I read "a God in Ruins" before "Life after Life", and although they are stand-alone books, they do involve the same family. I doubt I would have read "a God in Ruins" if I'd already read "Life after Life", as I wouldn't have believed the narrative in "a God in Ruins" after reading "Life after Life". Although both books do provide some fascinating (and horrifying) accounts of the reality of the Great war (WWI) and WWII, and the Todd family et al are interesting characters, I felt that the author went overboard with the constant reinvention of Ursula's life. While a very interesting premise for a novel, I felt it could have been shorter in length, as I lost interest about 3/4 of the way through, but plodded on until the end.
This is a must-read. It throws you all over the place in a good way. Got through it in two days.
From this fascinating book, I come away with the thought that our lives hang by threads and could easily have been different. Of course in real life time is linear and unalterable, but in our minds we imagine differently.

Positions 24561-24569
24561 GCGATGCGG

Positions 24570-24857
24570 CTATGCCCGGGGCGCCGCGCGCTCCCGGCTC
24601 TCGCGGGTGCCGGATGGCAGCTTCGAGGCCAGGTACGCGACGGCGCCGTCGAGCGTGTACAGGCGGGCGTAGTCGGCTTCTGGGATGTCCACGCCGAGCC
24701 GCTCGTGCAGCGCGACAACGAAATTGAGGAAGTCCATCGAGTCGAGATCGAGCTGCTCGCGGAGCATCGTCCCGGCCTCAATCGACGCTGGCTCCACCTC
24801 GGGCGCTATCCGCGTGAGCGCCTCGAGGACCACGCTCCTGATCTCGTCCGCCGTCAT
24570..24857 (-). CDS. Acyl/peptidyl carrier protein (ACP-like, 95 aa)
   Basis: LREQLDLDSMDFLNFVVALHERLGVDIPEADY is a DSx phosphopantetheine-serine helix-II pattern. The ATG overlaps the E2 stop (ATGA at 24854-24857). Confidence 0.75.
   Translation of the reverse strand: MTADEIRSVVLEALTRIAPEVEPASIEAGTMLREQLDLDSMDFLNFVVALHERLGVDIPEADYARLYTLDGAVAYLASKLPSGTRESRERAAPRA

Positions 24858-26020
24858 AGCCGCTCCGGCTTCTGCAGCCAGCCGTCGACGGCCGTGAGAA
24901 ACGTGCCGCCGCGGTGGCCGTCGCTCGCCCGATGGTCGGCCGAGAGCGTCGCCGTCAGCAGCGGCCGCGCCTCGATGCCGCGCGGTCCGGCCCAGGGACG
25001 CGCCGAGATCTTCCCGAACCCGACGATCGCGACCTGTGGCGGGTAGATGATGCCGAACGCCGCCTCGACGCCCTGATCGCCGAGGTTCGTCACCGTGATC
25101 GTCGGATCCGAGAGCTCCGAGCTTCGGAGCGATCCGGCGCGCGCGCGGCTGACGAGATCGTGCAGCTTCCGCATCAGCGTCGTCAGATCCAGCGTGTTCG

John Whittier wrote, "For all sad words of tongue and pen, The saddest are these, 'It might have been'."
The book is confusing, jumping around in time and place. These websites are helpful: https://www.shmoop.com/life-after-life/ and https://www.litcharts.com/lit/life-after-life
Each has a plot summary and list of characters. Also, I like the author's comments. http://www.kateatkinson.co.uk/book_detail.php?b=Life_After_Life
One reader complained about the quotes from foreign languages. Yes, the author was snobbish to omit translations. These can be found on the Internet, either searching the quote or using Google translate (not reliable). For instance, in the chapter "Like a Fox in a Hole", the author describes a demonstration by desperate veterans and quotes Dante describing people going to hell:
"Si lunga tratta di gente, ch’i’ non averei creduto che morte tanta n’avesse disfatta."
I translate this: "Such a long procession of people; I never would have believed that death had undone so many." The implication is life can be like hell.
If you liked this book, read the sequel, A Life in Ruins.